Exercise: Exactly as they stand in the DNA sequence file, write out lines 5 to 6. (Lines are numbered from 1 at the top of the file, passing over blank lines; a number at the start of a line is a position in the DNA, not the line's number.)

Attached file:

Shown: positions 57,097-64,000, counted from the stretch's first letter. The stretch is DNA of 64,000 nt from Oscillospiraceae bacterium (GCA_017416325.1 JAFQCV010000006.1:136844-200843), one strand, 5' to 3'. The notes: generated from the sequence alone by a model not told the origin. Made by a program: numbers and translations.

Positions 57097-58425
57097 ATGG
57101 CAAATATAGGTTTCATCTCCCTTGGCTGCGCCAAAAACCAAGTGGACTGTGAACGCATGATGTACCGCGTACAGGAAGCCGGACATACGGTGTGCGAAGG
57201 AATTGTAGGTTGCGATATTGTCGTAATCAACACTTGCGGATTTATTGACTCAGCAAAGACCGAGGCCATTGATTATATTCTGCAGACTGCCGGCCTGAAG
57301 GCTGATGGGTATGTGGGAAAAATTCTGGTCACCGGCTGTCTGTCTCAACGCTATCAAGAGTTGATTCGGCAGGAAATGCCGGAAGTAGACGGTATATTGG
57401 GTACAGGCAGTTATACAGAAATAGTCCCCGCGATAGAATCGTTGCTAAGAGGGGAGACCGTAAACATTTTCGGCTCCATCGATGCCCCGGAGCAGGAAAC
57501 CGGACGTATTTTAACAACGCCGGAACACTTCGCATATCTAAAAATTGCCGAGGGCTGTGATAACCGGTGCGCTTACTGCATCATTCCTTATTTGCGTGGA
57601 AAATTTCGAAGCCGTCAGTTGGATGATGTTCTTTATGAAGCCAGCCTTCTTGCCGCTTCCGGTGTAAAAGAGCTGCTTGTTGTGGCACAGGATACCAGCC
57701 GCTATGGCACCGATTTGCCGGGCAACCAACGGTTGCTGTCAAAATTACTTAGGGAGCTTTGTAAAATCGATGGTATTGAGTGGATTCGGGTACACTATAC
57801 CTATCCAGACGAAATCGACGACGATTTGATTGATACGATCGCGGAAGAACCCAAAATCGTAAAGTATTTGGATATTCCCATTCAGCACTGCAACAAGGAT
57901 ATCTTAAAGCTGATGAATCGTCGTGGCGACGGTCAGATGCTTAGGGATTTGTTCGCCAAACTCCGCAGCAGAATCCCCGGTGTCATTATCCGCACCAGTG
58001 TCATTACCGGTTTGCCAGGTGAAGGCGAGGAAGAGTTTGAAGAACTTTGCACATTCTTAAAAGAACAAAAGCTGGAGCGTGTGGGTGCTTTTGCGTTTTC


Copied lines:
57201 AATTGTAGGTTGCGATATTGTCGTAATCAACACTTGCGGATTTATTGACTCAGCAAAGACCGAGGCCATTGATTATATTCTGCAGACTGCCGGCCTGAAG
57301 GCTGATGGGTATGTGGGAAAAATTCTGGTCACCGGCTGTCTGTCTCAACGCTATCAAGAGTTGATTCGGCAGGAAATGCCGGAAGTAGACGGTATATTGG